‘We’re like family’ and other workplace red flags

A composite image of tiktioker @ashy_anne_ talking about workplace red flags and a crowd of people walking in the sydney cbd.

Tik­Tiok­er @ashy_anne_ warned job­seek­ers about these poten­tial work­place red flags. (Source: Tik­Tok @ashy_anne_ / Get­ty)

Ever been to a job inter­view where the boss describes the work­place as “like a fam­i­ly”? Well, that could be a red flag, accord­ing to this HR employ­ee.

Tik­Tok­er said, while not every work­place that used these spe­cif­ic phras­es would be bad, they might be a bad sign.

Anne said to look out for spe­cif­ic the work­place used to describe itself, as some words might be an indi­ca­tion the work­place was actu­al­ly .

“If you see a adver­tis­ing for a and they say they need some­one who is ‘’, f***ing run, because nine times out of 10 that work­place is well aware of a … tox­ic cul­ture,” she said.

“They don’t want to deal with it. So, rather than fix the cul­ture prob­lem, they put the onus back on the indi­vid­ual. So, when you as the indi­vid­ual start to strug­gle… it’s not their fault. You just aren’t resilient enough. It’s like pro­fes­sion­al gaslight­ing.”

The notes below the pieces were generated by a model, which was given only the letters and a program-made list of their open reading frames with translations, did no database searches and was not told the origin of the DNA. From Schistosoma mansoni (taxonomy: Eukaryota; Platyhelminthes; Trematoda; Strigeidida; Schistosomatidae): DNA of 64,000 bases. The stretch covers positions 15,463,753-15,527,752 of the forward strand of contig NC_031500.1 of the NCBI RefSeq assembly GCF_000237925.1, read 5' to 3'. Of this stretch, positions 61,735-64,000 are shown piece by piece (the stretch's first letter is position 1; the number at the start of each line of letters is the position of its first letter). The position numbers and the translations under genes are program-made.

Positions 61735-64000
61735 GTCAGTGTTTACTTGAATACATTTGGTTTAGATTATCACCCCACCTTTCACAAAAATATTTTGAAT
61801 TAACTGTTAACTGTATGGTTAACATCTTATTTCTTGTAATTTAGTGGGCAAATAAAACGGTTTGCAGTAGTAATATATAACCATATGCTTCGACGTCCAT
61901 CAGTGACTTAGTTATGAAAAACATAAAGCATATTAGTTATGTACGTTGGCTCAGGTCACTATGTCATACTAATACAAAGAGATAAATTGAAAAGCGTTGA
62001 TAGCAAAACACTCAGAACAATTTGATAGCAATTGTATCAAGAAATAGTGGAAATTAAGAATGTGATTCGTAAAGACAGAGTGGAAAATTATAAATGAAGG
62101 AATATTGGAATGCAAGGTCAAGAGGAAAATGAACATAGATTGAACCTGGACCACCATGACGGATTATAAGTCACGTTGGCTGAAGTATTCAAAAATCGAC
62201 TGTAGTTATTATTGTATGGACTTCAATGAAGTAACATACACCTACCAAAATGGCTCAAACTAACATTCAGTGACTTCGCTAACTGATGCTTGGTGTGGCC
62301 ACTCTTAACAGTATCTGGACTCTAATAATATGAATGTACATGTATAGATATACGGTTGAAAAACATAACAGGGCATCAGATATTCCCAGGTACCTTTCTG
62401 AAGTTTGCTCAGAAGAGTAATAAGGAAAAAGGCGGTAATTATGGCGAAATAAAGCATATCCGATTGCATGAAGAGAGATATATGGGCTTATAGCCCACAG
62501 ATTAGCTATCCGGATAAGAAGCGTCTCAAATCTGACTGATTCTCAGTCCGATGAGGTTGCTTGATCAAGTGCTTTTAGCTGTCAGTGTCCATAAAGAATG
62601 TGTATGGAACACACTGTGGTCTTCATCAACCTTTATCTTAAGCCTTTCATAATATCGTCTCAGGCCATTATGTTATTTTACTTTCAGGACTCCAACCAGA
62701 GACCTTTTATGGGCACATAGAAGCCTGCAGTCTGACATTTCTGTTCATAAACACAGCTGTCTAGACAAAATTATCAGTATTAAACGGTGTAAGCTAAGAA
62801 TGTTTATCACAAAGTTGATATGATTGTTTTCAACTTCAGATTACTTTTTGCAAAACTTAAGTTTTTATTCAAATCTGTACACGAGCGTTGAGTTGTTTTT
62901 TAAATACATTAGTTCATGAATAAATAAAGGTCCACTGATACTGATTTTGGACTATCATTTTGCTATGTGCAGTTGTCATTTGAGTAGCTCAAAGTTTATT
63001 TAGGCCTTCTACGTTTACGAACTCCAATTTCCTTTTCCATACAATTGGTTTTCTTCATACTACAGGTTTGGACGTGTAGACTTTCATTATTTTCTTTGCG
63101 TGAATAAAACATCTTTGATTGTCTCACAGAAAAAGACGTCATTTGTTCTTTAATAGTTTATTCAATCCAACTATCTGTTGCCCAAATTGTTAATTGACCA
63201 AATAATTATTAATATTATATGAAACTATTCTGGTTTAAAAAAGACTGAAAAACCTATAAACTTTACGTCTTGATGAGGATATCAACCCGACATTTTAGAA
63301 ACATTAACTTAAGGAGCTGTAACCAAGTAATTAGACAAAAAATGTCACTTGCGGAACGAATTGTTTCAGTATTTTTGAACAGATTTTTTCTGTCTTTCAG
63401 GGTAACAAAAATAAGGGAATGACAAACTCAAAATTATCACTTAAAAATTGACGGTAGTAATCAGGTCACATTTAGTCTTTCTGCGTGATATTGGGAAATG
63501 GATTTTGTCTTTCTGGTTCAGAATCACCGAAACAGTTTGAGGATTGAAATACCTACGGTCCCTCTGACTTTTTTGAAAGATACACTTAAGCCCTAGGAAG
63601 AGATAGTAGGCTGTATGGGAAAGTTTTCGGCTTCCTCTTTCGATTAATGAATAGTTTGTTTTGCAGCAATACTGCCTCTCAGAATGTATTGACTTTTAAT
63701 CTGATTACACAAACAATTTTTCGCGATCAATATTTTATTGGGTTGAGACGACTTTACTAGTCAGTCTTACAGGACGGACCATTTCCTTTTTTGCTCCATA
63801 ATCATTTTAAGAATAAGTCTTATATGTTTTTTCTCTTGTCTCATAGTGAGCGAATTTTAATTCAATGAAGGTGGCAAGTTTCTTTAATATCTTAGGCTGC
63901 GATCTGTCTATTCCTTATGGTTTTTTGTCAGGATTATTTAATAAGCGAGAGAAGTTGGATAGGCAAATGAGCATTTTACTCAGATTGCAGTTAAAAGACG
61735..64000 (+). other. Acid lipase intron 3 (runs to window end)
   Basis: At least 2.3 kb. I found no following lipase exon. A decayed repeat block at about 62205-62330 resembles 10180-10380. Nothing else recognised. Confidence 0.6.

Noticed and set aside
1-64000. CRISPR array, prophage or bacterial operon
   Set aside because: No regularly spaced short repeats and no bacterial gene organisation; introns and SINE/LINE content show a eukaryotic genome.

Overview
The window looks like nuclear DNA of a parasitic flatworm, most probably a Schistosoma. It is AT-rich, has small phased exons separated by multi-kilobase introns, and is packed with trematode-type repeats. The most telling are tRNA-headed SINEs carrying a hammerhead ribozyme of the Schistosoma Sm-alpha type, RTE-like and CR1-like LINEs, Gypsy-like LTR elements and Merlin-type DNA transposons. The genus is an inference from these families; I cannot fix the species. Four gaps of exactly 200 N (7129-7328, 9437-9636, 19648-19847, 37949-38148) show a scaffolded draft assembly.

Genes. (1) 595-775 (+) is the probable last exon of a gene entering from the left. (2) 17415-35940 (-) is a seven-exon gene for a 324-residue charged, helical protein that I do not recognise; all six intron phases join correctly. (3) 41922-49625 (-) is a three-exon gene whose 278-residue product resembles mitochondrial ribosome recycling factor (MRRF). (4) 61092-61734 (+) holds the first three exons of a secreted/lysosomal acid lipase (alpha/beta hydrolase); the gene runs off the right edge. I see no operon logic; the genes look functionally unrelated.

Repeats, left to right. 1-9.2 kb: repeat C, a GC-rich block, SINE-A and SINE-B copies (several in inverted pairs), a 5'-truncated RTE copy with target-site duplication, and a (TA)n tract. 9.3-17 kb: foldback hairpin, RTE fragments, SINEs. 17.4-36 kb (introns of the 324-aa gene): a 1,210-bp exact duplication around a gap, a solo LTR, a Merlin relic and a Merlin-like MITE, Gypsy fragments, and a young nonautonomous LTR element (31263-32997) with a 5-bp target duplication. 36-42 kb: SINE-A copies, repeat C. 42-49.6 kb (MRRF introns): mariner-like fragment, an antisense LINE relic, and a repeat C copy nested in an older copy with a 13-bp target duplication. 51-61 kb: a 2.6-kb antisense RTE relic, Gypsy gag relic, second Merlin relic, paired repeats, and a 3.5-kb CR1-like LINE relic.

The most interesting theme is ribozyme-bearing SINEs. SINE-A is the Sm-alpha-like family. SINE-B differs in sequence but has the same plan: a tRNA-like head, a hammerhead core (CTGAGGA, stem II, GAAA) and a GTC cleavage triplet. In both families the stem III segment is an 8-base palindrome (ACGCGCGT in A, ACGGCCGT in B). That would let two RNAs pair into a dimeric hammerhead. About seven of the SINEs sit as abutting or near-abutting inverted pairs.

Anoth­er phrase she said to be aware of was when a work­place described itself as “like a fam­i­ly” because it could be “very Kar­dashi­an”.

“My sec­ond red flag is when the own­er of a com­pa­ny likes to say, ‘we’re like a lit­tle fam­i­ly here’,” Anne said.

“Unfor­tu­nate­ly, what this often trans­lates to in a work­place set­ting is a com­plete and utter lack of bound­aries. I find that those ‘we’re just like a fam­i­ly’ work­places often use a lot of guilt to get peo­ple to work above and beyond their capac­i­ty.

“And you’ll often find that peo­ple who speak up about con­cerns in those work­places are often ostracised, and they’re no longer a part of the ‘fam­i­ly’. No one goes against the fam­i­ly. It’s very Kar­dashi­an.”

Anoth­er bad sign in a work­place is when there are con­stant neg­a­tive things being said about a for­mer employ­ee.

“My third red flag is when they about some­one who isn’t there to defend them­selves,” she said.

“That’s a red flag because I can guar­an­tee you if they’re will­ing to do that to your pre­de­ces­sor, they’re will­ing to do it to you.”

Last, but not least, Anne warned about oth­er employ­ees who “gate-keep” their work and were con­stant­ly putting in extra time and effort.

“You’ll often find that these peo­ple are there well they need to be in the morn­ings, and they’re there after they were sup­posed to , and they prob­a­bly come in on the week­ends as well,” she said.

“They’re doing all the work because they don’t want to relin­quish con­trol of that work. But then they’re going to blame the peo­ple who are maybe just work­ing their 8–4 and not doing any extra and make it seem as though those peo­ple aren’t .”

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